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« Reply #7 on: July 06, 2007, 06:32:17 am »



Ritual dance
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Gwen Parker
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« Reply #8 on: July 06, 2007, 06:33:03 am »

Mycenaean Names:

Atana Potiniya: the Idaean Mother of Crete

PO-TI-NI-JA Potnia (= "mistress")

A-TA-NA PO-TI-NI-JA Potnia Atana

DA-PU-RI-TO-JO PO-TI-NI-JA Potnia of the Labyrinth

E-RE-U-TI-JA Eleuthia (= Eileithyia, Classical goddess of childbirth)

MA-TE-RE TE-I-JA Mater theia ("Mother Goddess")
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Gwen Parker
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« Reply #9 on: July 06, 2007, 06:35:08 am »


There are several goddesses which can be distinguish, though.
The first one we call "The Lady of the Beasts," or the "Huntress"; this goddess is represented as mastering or overcoming animals.

In a later incarnation, she becomes "The Mountain Mother," who is standing on a mountain and apparently protects the animals and the natural world.

The most popular goddess seems to be the "Snake Goddess," who has snakes entwined on her body or in her hands. Since the figurine is only found in houses and in small shrines in the palaces, we believe that she is some sort of domestic goddess or goddess of the house (a kind of guardian angel–in many regions of the world, including Greece, the household snake is worshipped and fed as a domestic guardian angel).

But the household goddess also seems to have taken the form of a small bird, for numerous shrines are oriented around a dove-like figure. Most scholars believe that the principle female goddesses of Greek religions, such as Hera, Artemis, and so on, ultimately derive from the Minoan goddesses.

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Gwen Parker
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« Reply #10 on: July 06, 2007, 06:36:26 am »

Her Role


 The head of the Minoan pantheon seems to have been an all-powerful goddess which ruled everything in the universe. This deity was a mother deity, that is, her relationship to the world was as mother to offspring.
 
The Snake Goddess


Represented by the MM III "Snake Goddesses" of the Temple Repositories at Knossos as well as by some of the later bell-shaped terracotta figurines of the LM III period, this particular goddess is usually considered to be a household divinity and interestingly does not appear on seals.
Mistress of Animals (or of the Mountain)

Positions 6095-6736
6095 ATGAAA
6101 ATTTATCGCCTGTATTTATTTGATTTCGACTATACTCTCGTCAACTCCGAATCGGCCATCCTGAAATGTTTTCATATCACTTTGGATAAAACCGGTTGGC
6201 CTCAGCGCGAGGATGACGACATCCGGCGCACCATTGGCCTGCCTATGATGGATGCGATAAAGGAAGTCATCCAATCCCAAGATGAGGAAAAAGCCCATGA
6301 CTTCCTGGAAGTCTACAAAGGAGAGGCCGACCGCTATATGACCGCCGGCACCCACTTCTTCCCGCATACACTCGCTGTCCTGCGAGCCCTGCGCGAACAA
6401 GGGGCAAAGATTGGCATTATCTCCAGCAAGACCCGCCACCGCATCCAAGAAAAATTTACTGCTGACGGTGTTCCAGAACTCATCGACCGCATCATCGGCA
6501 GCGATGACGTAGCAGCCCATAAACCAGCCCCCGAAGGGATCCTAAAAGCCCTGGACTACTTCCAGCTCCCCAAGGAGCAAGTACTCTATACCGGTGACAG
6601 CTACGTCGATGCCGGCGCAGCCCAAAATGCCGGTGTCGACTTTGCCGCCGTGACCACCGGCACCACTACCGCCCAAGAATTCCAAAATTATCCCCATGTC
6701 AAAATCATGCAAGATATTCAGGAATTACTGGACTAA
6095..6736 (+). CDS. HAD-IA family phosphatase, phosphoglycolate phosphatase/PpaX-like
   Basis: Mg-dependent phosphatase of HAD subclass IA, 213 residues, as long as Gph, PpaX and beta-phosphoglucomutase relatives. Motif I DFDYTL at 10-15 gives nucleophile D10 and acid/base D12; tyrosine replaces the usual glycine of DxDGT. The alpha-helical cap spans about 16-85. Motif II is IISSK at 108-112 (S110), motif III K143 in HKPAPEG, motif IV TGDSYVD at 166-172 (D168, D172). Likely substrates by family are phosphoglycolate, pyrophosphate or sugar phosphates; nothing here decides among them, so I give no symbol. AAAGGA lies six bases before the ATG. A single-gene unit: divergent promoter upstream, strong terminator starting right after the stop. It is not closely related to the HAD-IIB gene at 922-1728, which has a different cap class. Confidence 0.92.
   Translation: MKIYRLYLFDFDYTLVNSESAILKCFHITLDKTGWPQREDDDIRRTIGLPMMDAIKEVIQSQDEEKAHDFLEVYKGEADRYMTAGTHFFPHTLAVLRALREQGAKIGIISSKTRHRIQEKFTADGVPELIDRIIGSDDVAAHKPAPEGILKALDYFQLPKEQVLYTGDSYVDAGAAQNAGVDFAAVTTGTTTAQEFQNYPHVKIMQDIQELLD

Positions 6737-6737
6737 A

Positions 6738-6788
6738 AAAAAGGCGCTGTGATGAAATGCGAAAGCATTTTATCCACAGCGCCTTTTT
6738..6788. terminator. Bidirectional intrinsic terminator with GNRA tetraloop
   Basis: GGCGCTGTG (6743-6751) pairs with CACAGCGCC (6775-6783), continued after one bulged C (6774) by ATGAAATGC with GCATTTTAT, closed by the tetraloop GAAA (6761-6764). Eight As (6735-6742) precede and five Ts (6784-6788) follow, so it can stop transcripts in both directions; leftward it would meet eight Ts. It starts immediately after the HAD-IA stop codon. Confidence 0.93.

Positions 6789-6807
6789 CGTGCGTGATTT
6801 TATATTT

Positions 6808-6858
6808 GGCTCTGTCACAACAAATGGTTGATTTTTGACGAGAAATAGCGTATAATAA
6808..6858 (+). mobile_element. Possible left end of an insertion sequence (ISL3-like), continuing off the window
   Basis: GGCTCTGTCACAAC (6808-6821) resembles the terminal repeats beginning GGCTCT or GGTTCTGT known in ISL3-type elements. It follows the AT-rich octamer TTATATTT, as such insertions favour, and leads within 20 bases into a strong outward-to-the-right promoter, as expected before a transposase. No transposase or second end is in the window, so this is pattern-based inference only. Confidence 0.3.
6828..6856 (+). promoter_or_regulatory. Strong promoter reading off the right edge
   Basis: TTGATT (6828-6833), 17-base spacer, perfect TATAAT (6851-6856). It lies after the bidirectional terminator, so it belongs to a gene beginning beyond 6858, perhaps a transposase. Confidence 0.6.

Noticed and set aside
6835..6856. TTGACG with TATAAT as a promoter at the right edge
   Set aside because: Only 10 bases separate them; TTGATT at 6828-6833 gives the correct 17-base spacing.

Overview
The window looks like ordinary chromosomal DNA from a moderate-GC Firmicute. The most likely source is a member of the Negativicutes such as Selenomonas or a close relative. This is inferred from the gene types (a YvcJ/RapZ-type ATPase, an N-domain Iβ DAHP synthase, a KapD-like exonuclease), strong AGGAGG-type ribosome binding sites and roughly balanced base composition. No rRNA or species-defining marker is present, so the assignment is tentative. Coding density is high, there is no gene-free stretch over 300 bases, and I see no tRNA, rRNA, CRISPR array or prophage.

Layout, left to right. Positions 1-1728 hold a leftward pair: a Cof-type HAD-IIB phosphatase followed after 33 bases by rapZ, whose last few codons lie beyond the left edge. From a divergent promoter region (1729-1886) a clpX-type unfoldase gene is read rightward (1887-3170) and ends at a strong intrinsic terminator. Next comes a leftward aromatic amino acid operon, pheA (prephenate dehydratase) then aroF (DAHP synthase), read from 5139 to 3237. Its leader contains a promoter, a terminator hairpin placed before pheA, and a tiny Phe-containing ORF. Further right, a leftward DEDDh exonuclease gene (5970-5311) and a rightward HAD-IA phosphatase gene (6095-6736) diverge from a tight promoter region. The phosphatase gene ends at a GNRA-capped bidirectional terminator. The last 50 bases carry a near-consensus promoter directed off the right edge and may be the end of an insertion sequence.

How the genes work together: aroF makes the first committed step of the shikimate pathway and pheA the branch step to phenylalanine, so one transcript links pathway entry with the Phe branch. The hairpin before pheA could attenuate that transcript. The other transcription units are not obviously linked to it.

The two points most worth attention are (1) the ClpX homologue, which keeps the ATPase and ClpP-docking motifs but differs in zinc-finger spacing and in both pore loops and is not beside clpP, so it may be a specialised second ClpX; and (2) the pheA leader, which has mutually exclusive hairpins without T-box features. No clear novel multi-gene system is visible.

A famous seal impression from Knossos shows a female figure holding a staff and standing on top of a cairn or rocky hill. She is flanked by antithetic lions, beyond which are a shrine on one side and a saluting male on the other. A second seal from Knossos shows a capped female with a staff walking next to a lion, another pose of the same Mistress of Animals figure.

Goddess of Vegetation
Dominating female figures on a number of seals are often identified as deities.

 

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« Reply #11 on: July 06, 2007, 10:10:22 am »

Boreas has suggested that the two snakes indicate two male lines, possibly East and West; Zeus and Jupiter.....as the Minoan period may pre-date both.
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Thus ye may find in thy mental and spiritual self, ye can make thyself just as happy or just as miserable as ye like. How miserable do ye want to be?......For you GROW to heaven, you don't GO to heaven. It is within thine own conscience that ye grow there.

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Gwen Parker
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« Reply #12 on: January 03, 2008, 07:29:17 pm »

Hi Rockessence, that would be my theory - that the Minoan Snake Goddess predates the entire symbolism of the snake!  The snake took on more nefarious connotatioms after the patriarchal religions came into being.

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Gwen Parker
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« Reply #13 on: January 03, 2008, 07:30:40 pm »



Her Signs and Symbols



 Double Axe:

Some large bronze examples of this, the most common of all Minoan religious symbols, were clearly used as tools, but miniature specimens in unsuitable and sometimes precious materials (e.g. gold, silver, lead, steatite, terracotta), as well as very fragile bronze examples (e.g. the gigantic specimens from Nirou Khani), must have had a purely symbolic function. 
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Gwen Parker
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« Reply #14 on: January 03, 2008, 07:31:32 pm »



Beeing a symbol of the moonphases.